Point taken. But honestly, if you take a look at their response to what in this case was likely a completely innocent action - I think it's deeply troubling. That's my point really. You see this more, and more and more, and it shows a troubling inability to separate their own racist tendencies from frustration with their own government. Whether it's stuff like this, or the never-ending whining about FTs taking their jobs. What jobs? Really? I don't think so. I've yet to see a Singaporean line up for a construction crew.

Starting to wonder if this place is coming apart at the seams.

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Postby the lynx » Tue, 24 Apr 2012 6:09 pm

I actually have to agree to OP in this respect. If the grouse is against the WP holders, then the locals should look at themselves why they are here in the first place. Whenever I hear a Singaporean whining about having a lot of PRCs and Bangladeshi around, my retort would be, "That is because there is no local willing to do those works so that is why your government have to allow them in. Your choice, their opportunity."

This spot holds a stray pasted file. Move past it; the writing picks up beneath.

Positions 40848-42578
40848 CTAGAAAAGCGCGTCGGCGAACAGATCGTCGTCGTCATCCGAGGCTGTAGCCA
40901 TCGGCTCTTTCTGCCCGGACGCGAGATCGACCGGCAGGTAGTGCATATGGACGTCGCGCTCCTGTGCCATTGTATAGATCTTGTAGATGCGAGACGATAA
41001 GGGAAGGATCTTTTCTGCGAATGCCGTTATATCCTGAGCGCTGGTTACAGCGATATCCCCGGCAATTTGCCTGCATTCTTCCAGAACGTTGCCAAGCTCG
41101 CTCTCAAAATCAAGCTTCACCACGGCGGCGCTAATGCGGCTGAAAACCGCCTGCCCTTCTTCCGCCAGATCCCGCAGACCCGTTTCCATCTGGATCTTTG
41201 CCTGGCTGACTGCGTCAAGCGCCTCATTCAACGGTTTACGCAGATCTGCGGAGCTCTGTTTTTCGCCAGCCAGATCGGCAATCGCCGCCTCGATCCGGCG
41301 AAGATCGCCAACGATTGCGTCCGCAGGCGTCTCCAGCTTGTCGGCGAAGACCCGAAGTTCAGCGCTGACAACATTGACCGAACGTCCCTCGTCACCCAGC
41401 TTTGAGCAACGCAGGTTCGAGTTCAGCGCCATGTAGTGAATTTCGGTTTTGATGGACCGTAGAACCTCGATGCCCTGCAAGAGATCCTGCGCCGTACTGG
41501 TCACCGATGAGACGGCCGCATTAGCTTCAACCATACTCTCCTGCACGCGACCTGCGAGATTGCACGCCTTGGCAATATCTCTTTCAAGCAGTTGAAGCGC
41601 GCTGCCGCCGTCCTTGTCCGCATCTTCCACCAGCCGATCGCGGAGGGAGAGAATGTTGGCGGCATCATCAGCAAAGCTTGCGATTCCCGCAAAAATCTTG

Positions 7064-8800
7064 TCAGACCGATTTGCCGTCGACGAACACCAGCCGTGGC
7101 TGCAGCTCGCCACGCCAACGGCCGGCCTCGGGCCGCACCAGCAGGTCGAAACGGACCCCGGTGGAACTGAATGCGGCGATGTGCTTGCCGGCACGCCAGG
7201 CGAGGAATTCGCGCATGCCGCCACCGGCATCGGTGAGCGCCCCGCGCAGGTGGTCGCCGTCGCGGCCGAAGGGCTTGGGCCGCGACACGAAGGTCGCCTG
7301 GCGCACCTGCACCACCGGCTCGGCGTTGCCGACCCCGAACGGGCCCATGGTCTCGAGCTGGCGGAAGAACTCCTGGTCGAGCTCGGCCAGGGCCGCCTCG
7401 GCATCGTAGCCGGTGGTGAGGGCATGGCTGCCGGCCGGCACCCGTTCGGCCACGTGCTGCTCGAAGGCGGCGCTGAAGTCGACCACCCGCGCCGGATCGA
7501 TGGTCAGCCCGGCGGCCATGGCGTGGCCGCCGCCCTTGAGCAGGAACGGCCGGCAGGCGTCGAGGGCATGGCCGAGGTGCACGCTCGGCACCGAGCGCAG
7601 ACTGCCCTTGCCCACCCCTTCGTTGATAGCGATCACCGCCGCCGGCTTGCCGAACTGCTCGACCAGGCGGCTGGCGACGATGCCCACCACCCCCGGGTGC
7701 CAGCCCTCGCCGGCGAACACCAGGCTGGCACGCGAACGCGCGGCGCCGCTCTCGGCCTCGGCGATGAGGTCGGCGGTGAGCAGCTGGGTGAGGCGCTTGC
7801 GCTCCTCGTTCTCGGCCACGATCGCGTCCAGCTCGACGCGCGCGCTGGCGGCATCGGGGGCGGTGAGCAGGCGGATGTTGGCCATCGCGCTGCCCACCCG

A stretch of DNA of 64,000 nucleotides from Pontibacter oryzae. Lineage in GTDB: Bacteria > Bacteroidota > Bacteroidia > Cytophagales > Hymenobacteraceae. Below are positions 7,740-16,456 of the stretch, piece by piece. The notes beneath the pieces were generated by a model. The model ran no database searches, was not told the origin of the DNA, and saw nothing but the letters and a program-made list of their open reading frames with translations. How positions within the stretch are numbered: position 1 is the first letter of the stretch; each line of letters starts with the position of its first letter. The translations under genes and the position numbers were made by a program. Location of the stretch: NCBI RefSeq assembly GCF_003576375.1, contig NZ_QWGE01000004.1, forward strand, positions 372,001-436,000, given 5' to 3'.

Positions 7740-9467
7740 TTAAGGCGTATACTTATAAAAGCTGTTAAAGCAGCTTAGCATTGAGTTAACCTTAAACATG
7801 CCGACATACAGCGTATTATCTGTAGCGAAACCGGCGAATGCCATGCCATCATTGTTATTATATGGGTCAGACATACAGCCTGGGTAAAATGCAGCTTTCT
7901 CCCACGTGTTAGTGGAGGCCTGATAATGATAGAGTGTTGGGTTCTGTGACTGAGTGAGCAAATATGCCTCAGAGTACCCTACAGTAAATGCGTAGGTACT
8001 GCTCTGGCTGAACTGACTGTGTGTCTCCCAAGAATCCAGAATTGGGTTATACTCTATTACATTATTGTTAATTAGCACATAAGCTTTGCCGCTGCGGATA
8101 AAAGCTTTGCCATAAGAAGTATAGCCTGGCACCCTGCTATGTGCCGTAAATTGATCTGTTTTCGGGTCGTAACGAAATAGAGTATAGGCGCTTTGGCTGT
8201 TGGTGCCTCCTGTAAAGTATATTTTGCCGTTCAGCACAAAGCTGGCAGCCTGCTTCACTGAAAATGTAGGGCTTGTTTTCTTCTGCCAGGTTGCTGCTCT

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Postby movingtospore » Tue, 24 Apr 2012 8:22 pm

To be fair I think we are mixing issues. There is the gripe they have against the work permit holder - they seem to want them to work but don't want them actually here - and then the gripe against higher-paid FTs - and the perception that they get preferential treatment. As in getting a table in a restaurant (And I still say, give me a f-ing break!! I think I will definitely be sure to drop by and give that place some business for putting up with this crap).

Do foreigners get hired over locals for some highly paid jobs? Sure, but it's almost always because a local can't or won't do the job. If a company could find a qualified local they would hire them as it would cheaper and easier. There aren't enough Singaporeans with the skills and capabilities to fill a job that would require them to manage teams across countries and cultures.